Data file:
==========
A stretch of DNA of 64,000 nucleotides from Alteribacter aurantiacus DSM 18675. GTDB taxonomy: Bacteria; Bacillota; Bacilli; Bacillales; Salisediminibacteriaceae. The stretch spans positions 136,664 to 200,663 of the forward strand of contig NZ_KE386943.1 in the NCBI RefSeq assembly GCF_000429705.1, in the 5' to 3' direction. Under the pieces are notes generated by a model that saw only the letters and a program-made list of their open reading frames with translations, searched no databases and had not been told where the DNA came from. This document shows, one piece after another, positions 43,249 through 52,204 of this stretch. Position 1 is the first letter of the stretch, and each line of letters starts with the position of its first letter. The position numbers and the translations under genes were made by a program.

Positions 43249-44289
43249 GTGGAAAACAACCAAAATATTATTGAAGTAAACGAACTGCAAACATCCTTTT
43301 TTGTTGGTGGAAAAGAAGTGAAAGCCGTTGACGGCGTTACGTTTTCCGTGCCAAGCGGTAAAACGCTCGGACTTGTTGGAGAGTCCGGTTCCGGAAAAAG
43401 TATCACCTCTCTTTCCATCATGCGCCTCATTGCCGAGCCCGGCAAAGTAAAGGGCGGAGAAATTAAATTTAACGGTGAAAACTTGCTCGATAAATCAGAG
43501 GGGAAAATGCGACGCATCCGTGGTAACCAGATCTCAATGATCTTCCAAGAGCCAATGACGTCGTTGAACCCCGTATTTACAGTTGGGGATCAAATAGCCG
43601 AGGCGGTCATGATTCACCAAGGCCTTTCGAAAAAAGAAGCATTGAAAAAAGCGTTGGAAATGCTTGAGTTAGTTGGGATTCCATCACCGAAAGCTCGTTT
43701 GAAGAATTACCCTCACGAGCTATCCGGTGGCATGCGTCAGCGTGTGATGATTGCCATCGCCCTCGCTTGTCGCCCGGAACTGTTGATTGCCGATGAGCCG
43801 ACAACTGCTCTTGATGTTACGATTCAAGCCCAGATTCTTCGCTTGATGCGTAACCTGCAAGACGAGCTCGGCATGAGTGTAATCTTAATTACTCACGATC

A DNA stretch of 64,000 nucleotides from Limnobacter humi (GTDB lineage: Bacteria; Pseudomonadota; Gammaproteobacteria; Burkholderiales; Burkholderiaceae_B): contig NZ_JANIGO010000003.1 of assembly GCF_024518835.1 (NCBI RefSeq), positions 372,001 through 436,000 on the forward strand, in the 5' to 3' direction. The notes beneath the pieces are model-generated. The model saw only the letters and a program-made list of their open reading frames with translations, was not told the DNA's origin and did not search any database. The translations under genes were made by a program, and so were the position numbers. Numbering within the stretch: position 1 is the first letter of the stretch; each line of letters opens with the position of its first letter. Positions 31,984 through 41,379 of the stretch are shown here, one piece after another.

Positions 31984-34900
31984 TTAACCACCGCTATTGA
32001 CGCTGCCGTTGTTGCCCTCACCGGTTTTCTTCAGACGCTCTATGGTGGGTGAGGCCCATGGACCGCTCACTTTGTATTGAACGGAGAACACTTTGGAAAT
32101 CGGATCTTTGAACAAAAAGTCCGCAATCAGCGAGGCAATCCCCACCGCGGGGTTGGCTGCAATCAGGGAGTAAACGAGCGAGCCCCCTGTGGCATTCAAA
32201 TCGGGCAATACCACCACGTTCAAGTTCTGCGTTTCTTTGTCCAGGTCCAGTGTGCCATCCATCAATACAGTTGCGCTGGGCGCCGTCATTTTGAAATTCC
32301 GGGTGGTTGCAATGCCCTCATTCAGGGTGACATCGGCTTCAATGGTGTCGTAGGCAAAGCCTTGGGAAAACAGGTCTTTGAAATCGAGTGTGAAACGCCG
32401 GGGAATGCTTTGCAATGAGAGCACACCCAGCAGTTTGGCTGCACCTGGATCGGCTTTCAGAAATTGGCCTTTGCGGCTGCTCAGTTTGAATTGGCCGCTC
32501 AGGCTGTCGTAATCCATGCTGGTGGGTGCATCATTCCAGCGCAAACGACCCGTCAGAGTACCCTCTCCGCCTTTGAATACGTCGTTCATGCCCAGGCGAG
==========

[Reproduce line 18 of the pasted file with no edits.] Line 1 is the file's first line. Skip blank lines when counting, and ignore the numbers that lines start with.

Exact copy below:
32501 AGGCTGTCGTAATCCATGCTGGTGGGTGCATCATTCCAGCGCAAACGACCCGTCAGAGTACCCTCTCCGCCTTTGAATACGTCGTTCATGCCCAGGCGAG